Web accessibility ensures all web content is accessible and that people of all abilities and disabilities are able to perceive, navigate, and understand this content while being free of any barriers. Businesses are not accommodating individuals with disabilities by providing alternatives, they are instead building barriers by not providing accessible experiences for customers who rely on assistive technology like screen readers, voice detection software, zoom magnification, switch controls and other assistive devices. When you create a universal design, to include accessibility, you are improving your website’s framework, resulting in accessibility being built into all components of your site. This framework takes into account the preferences and needs of users of all abilities. So why spend more time and money creating bandage solutions for certain barriers, when you can invest in a digital project that has innovation and inclusion built into its foundation.
The Internal Benefits of Accessiblity
Universal design makes accessibility foolproof and protects the integrity of your site when you have multiple employees making changes to your site content. Rather than creating alternatives to enhance your site’s accessibility, and constantly working at maintaining accessibility standards, do it right and invest in an accessible framework; allow your team to focus on your site’s content and overall business goals while catering to all of the needs and abilities of your clients and prospects.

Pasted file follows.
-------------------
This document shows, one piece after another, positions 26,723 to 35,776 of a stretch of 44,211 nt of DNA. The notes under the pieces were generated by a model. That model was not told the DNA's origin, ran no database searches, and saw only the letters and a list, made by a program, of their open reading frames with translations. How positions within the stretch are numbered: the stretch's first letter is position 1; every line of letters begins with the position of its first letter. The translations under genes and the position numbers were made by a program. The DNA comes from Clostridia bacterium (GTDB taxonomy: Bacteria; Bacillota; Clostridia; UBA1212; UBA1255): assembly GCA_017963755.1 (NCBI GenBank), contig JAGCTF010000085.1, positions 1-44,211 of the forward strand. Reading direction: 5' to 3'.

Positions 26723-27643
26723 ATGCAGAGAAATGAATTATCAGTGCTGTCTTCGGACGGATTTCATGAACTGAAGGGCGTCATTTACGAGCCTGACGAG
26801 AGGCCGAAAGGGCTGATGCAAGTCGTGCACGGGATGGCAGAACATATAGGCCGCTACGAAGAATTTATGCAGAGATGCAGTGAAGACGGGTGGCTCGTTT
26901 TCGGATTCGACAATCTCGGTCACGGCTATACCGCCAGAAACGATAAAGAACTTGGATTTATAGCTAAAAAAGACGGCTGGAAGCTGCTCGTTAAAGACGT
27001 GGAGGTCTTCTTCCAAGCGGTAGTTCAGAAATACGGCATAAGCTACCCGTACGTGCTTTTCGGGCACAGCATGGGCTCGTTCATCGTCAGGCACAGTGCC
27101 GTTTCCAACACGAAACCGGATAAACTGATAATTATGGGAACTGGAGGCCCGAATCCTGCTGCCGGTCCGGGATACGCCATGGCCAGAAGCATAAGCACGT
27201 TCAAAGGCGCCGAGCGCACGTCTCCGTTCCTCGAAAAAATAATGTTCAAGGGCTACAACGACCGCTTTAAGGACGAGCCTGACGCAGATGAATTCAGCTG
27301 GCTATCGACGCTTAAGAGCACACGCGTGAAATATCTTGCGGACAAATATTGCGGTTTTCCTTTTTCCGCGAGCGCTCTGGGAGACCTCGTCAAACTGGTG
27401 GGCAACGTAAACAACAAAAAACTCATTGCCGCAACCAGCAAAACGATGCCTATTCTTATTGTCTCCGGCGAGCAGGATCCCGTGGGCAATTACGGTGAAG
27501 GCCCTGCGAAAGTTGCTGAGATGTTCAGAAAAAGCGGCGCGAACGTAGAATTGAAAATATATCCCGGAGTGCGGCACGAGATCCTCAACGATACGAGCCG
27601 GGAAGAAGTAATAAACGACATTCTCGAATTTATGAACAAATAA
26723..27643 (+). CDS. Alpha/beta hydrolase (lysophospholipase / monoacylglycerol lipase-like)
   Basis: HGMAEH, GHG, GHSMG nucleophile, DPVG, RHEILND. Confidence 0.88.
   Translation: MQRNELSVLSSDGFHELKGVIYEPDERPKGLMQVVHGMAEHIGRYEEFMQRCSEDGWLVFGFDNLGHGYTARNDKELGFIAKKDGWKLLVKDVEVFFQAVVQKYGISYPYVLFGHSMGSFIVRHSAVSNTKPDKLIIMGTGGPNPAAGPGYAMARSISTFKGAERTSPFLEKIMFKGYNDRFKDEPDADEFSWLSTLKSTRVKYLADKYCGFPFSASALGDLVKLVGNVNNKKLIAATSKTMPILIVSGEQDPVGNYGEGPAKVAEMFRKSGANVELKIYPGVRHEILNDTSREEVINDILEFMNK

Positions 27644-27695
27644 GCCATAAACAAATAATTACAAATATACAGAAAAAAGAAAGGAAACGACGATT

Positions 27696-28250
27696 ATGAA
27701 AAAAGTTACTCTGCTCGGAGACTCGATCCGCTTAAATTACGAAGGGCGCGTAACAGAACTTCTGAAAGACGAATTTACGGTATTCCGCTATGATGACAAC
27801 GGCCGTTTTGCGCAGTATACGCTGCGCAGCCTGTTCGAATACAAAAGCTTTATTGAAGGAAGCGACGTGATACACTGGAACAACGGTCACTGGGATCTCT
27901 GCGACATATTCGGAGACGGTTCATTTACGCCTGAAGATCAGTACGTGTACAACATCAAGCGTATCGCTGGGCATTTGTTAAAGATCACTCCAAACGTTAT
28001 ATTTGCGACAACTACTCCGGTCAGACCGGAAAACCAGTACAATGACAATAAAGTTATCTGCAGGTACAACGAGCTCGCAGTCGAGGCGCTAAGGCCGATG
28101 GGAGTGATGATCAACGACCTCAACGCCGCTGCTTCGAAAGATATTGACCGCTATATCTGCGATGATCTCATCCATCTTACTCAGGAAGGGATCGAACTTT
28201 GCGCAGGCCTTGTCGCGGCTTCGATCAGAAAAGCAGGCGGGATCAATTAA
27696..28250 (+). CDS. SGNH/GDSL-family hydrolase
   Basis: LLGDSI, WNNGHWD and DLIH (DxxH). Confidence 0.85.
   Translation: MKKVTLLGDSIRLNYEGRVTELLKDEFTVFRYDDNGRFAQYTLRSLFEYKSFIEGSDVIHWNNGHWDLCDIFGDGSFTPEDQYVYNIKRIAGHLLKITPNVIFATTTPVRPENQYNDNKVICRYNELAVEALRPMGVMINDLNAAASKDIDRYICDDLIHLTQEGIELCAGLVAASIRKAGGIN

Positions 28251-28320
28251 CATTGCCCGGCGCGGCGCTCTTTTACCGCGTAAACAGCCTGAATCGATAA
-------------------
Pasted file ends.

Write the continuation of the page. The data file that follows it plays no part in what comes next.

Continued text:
Accessibility for Ontarians with Disabilities Act (AODA)
With the looming 2021 deadline for compliance with the WCAG 2.0 Level AA of the Accessibility for Ontarians with Disabilities Act (AODA) it is prudent to begin to consider what actions need to be taken to ensure your organization complies the new regulations. AODA website guidelines have been in effect since the beginning of January 2012 and by January 1, 2021, all public websites and web content posted after January 1, 2012, on new websites or significantly refreshed websites, must meet WCAG 2.0 Level AA. These new regulations are applicable to private and non-profit organizations with more than 50 employees, as well as organizations in the public sector. Sites that are compliant with WCAG 2.0 guidelines will become accessible by providing users with text alternatives for non-text content, formats that include large print, high contrast visuals, and braille to eliminate visual barriers.
Where to Begin
A good place to begin the process of becoming compliant is to assess the current state of the website, including all existing pages and documents. Evaluate current methods of posting content, and determine which accessibility practices you are already engaging in. Determine areas in need of enhancement and work towards discontinuing practices that detract from your site’s accessibility. Update practices, procedures, and organizational policies, to redefine your organization’s standards. Create a plan to ensure that best practices are followed for all ongoing and upcoming digital projects. Create and implement an accessibility roadmap, including a budget and provide employee training and workshops.
The Next Steps For Web Accessibility
Resolve your accessibility issues with innovation, instead of litigation, get ahead of the 2021 deadline and begin creating a digital accessibility roadmap for your business. Go beyond compliance by setting organizational accessibility standards to foster an inclusive culture.